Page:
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About msdminc

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    '65 Riviera Caretaker
  • Birthday 05/11/1959

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  • Gender:
  • Location:
    North Eastern Kansas


  • Biography
    Became a proud owner of a 1965 Buick Riviera in Mid 2013 and a 1963 Ford Falcon Sprint in Mid 2014.

    Started working for General Motors when I was 18, working at several GM Assembly plants over 18 years in engineering capacities. Engineering Graduate of GMI - 1982.

    After that I worked as an Executive in the Information Technology within the HiTech, Manufacturing, Medical and Government Industries.

    Did all that for 32 years and then started a small manufacturing company in 2009 - Main Street Dream Makers LLC, we manufacture TelePrompTers for Musicians, The Wolfgang TELEMONITOR. I also run a small Audio Recording Studio. Our primary customers are baby boomers.

    Now working on starting a new classic car organization with its mission of saving old Detroit Iron. We affectionately call it D.I.R.T. - Detroit Iron Rescue Team.

    Married to a beautiful car girl, three grown children

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  1. Jan, I got a vintage (non electronic) VR from a vendor about 4 or 5 years ago and it worked worse than the one I originally had. It was supposed to be brand new, but it buzzed and the AMP light stayed on, just like the original one I had. I looked for a rebuilder, also considered trying to fix it myself, and at the same time got an electronic one from a local Autozone to be able to drive the car. The electronic one worked well, and was a lot cheaper than the Vintage on I got. It had the same mounting, same connector so I decided to keep the electronic one and just change the cover. Been in the car ever since, and looks just like the Delco-Remy one. Rock On gord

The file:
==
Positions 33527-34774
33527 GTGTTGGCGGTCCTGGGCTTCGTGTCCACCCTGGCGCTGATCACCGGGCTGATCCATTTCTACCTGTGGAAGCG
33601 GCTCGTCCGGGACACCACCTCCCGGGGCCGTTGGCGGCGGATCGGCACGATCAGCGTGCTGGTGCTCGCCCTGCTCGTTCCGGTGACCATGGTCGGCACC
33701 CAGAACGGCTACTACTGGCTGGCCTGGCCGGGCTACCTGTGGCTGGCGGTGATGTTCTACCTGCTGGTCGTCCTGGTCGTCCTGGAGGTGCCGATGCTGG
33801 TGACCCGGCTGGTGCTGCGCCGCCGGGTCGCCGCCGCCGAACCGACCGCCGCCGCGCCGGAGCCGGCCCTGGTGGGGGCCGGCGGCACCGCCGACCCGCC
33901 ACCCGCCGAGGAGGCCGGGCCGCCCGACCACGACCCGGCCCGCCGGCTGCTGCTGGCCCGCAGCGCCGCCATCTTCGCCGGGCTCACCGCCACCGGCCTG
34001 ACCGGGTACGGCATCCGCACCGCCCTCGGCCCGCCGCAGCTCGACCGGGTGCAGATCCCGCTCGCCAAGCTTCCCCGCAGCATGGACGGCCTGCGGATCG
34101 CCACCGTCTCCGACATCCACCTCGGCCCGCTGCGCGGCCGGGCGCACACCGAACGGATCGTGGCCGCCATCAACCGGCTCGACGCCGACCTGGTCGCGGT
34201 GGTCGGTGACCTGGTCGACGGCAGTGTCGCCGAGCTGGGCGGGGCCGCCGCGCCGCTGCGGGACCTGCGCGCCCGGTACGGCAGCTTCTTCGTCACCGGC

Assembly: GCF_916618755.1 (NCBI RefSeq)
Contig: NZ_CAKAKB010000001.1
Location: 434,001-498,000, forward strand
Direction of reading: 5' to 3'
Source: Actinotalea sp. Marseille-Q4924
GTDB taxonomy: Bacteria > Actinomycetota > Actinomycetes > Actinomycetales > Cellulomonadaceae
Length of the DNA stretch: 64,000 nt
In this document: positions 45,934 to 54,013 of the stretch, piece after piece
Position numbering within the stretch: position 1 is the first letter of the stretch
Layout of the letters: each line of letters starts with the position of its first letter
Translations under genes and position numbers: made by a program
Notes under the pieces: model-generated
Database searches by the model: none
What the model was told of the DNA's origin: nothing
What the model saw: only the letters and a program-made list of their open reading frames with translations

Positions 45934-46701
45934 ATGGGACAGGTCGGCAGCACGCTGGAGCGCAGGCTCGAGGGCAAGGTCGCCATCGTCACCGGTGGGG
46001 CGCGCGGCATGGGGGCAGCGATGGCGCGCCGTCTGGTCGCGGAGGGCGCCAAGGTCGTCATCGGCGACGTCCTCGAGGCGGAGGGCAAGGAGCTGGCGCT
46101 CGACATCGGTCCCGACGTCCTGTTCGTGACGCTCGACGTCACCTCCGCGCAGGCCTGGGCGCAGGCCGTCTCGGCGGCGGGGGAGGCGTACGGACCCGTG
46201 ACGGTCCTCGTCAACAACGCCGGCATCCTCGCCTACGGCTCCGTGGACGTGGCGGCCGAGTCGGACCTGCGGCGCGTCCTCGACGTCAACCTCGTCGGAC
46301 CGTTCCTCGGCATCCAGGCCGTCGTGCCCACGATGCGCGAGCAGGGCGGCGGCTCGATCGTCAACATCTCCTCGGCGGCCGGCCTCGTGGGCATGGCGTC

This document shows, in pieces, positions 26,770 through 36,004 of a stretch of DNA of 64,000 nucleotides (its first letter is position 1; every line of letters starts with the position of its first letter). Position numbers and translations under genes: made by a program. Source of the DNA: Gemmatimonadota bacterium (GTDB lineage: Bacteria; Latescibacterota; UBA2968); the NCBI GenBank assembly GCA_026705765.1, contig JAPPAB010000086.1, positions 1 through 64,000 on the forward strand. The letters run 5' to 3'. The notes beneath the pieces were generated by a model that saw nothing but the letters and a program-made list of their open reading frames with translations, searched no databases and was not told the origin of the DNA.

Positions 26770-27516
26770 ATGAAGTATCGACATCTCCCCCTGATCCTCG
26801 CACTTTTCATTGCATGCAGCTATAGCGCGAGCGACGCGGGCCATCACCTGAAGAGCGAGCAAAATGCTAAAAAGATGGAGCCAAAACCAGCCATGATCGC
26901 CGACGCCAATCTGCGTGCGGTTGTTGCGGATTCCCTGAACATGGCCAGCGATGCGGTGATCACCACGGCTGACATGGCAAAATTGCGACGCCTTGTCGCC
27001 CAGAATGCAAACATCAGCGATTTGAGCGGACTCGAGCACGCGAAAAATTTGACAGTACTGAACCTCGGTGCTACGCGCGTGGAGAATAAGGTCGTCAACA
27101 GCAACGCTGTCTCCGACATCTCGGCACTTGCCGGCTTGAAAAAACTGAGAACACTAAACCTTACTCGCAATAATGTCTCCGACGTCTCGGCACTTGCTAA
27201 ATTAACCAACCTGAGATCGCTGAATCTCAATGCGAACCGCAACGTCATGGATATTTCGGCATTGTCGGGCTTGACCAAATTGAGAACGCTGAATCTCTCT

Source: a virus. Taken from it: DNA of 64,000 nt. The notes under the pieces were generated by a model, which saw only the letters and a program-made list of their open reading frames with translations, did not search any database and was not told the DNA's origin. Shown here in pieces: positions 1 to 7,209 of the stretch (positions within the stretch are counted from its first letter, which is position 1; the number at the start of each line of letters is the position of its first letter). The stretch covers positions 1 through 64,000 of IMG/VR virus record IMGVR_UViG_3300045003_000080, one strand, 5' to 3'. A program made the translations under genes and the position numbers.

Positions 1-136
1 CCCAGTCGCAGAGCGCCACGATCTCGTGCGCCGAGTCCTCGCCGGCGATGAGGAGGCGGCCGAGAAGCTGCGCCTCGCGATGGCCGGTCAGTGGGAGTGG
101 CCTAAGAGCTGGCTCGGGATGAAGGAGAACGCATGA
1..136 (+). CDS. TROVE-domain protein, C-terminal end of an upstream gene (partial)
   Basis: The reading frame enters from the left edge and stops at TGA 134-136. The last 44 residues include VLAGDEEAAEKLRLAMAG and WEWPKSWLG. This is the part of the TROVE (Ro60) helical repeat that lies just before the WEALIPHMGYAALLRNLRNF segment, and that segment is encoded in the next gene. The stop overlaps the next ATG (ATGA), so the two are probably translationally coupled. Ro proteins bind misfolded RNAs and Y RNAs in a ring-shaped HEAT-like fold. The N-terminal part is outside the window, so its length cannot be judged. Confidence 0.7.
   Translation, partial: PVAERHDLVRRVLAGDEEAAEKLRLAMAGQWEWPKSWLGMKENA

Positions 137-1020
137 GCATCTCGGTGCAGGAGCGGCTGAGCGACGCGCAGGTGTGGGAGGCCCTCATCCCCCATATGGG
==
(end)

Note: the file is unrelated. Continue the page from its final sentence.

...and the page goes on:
2. Ed, they didn't remove anything when judging at Springfield. I don't believe ever remove anything. They can get on one knee and look under the car, open the doors, the decklid and hood have to be up. I think my drivers seat was moved forward to look in the back of the passenger compartment. There is a whole document on the BCA site that has the details. You can tell when show season is coming up, and folks are planning Nationals pilgrimages, the judging threads get going. Rock On gord